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This photo was taken by an amateur astronomer from the San Francisco area. In the photograph a purplish corkscrew streamer merges with the plasma trail of the shuttle, which then brightens significantly.
NASA scientists looked at the photograph and dismissed the corkscrew streamer as an artifact created by jiggling of the camera. The NASA 'explanation' was not accompanied by any published analysis, only a statement that there was no thunderstorm activity below Columbia when the photograph was taken.
The reference to an "absence of regional storm activity" implies that scientists know what causes lightning. On the contrary, a world authority on the subject, Dr. Martin Uman, admits that the cause of the charge separation that results in lightning in a thunderstorm is not understood. It is simply a belief that thunderstorms somehow generate lightning.
Dr. Alfred Beddard of the National Oceanics and Atmospherics Administration, who was the first to record powerful infrasound from high-altitude sprites, had his array of detectors trained on the shuttle re-entry path. He had recorded the sounds of shuttle re-entries before. This time he detected an unusual "geophysical event, as powerful as an earthquake" close to the shuttle's path, moments before Columbia's breakup.
NASA officials took the photograph seriously enough that they enlisted experts in low-frequency sound waves, or "infrasound," to look for evidence of a faint thunderclap at the time the photograph was taken. The unique quality of infrasound is that it carries for thousands of miles. Infrasonic arrays can detect volcanoes erupting, the hiss of meteors, lightning strikes and the sound of space shuttles returning home.
Although the scientists did not find evidence of a celestial thunderclap in the recording of Columbia's descent, there were some curious findings. The network of 10 infrasonic stations -- spread from Hawaii to Texas -- picked up an unusual burst of sound as the shuttle passed over the California-Nevada border. The sound occurred at the same moment that a photographer near Reno snapped pictures showing a brightening of the shuttle's plasma trail.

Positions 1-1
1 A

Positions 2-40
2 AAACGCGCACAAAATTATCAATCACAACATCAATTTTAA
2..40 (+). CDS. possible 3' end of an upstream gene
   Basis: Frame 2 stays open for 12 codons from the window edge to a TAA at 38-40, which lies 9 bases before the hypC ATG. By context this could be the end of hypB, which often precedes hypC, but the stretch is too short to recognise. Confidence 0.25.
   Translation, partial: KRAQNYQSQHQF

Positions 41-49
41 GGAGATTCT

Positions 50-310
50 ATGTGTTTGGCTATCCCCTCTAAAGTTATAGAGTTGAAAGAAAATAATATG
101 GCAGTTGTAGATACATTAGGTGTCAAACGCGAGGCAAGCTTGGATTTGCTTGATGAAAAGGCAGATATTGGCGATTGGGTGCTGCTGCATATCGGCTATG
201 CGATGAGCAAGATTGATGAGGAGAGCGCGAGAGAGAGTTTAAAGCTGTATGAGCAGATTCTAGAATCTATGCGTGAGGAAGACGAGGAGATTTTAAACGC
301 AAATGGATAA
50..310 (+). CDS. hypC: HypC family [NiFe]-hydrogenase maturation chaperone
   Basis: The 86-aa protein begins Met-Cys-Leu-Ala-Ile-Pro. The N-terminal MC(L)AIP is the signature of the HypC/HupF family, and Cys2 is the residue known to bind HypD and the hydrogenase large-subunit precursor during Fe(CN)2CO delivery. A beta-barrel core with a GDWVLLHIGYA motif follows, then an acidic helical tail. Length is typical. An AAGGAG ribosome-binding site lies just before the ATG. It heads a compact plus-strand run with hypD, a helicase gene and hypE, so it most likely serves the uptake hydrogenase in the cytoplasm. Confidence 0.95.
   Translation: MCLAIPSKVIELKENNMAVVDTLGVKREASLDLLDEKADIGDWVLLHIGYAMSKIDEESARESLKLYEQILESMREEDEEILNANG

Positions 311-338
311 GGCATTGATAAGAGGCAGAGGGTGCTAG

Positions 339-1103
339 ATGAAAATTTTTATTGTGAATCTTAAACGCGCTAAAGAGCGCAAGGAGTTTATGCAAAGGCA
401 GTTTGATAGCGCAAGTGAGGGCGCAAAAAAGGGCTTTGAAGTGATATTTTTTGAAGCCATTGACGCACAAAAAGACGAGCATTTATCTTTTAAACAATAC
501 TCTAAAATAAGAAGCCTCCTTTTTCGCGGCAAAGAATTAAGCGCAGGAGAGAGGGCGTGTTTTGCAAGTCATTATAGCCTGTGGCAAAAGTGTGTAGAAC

Wild Blue Yonder: San Francisco Photos indicate Shuttle Columbia was struck by Hyper-Lightning on Reentry by Guy Cramer
The Photos NASA won't yet release to the public concerning lightning apparently striking the Shuttle Columbia on reentry over San Francisco minutes before the breakup have been released in the United Kingdom on a TV documentary called Megalightning. The Columbia Accident Investigation Board reviewed the photos but claimed that the anomaly must be due to camera shake and not an actual lighting strike as no thunder storm was in the local area as had been seen in previous research on high altitude lightning. I have posted these photos from the TV show below. Since receiving these photos in January 2005 provided from Andy Robins (used from the documentary), I have requested the actual photos directly from NASA Administration through the Freedom of Information Act but have not received anything in six months. The evidence within the photos is contrary to the CAIB expert evaluation which may be why the photos have been kept out of public scrutiny.
I corresponded with NASA JPL about three years ago on a research program, they required an expert in Air Ions and had been told I was the expert. They said at the end of the research that I had saved them 10-15 years of time with the material I provided them. Understandably when the Columbia accident occurred, due to the region of the atmosphere where the initial problems occurred (ionosphere) I began to conduct my own research which was later reviewed by the CAIB.
Originally posted by Long Lance...anyway, i'd like to know why only the downstream portion brightens.. if i understood correctly, the shuttle looks more or less like a glowing dot upon re-entry, the line effect is due to exposure time. if so, at the time of lightning, the downward section of the trail doesn't even exist yet.
Additionally, lightning happens between two 'electrodes', where are they? i can see the shuttle piercing plasma layers, resulting in a zap, but then it should have been in the middle of the bolt not at one end.
Originally posted by Matyas
Thanks for the long reply but I didn't realize I was being condenscending.
Originally posted by Long Lance...what does a rolleye smiley followed by linking an elementary paper indicate?
...which in turn raises question regarding the nature of the 'corkscrew'.
If this pic was taken during an instant, with very short exposure time, then all of what i said collapses like a house of cards, if i'm right (astronomic photographs usually require relatively long exposure times) it could still have been lightning (which then struck the ion trail, not the shuttle), with the mentioned caveats, though. in this case, a shuttle would have to leave a long, visibly glowing trail, of course.
Originally posted by Matyas If I seem patronizing to either you or Zorgon, I apologize. I still find it hard to believe people don't know.
Originally posted by Long Lance
whose moonblot pics draw universal attention that amounts to hysteria, while at the same time satellite pics of underground base entrances or even moon pic archives with thousands of pics instead of just four are routinely falling by the wayside.